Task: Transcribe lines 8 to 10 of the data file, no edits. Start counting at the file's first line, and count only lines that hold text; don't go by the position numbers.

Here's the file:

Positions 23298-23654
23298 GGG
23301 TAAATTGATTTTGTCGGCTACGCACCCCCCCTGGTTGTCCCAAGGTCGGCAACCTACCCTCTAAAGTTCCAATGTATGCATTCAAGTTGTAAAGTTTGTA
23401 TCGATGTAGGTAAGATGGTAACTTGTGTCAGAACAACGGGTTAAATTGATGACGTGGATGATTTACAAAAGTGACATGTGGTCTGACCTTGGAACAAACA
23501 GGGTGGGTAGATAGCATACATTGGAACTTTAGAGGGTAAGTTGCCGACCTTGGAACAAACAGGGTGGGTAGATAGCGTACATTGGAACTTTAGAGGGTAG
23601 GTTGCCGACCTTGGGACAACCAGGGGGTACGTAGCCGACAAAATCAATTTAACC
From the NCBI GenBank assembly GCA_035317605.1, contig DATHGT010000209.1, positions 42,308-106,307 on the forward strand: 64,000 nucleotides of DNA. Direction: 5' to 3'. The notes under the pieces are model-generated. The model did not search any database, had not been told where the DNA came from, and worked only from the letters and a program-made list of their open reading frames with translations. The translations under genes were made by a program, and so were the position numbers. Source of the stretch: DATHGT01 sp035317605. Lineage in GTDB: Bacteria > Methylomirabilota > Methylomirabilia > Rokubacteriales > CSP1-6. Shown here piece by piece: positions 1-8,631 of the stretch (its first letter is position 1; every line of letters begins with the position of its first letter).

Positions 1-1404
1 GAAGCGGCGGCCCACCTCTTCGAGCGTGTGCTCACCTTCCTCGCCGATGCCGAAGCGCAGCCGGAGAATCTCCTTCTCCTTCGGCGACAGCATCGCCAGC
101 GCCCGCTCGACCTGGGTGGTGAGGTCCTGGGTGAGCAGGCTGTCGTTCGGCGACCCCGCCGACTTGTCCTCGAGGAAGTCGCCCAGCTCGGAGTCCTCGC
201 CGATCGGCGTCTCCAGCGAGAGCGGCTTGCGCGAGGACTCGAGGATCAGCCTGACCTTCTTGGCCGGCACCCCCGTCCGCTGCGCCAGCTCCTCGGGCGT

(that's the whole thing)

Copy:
Positions 1-1404
1 GAAGCGGCGGCCCACCTCTTCGAGCGTGTGCTCACCTTCCTCGCCGATGCCGAAGCGCAGCCGGAGAATCTCCTTCTCCTTCGGCGACAGCATCGCCAGC
101 GCCCGCTCGACCTGGGTGGTGAGGTCCTGGGTGAGCAGGCTGTCGTTCGGCGACCCCGCCGACTTGTCCTCGAGGAAGTCGCCCAGCTCGGAGTCCTCGC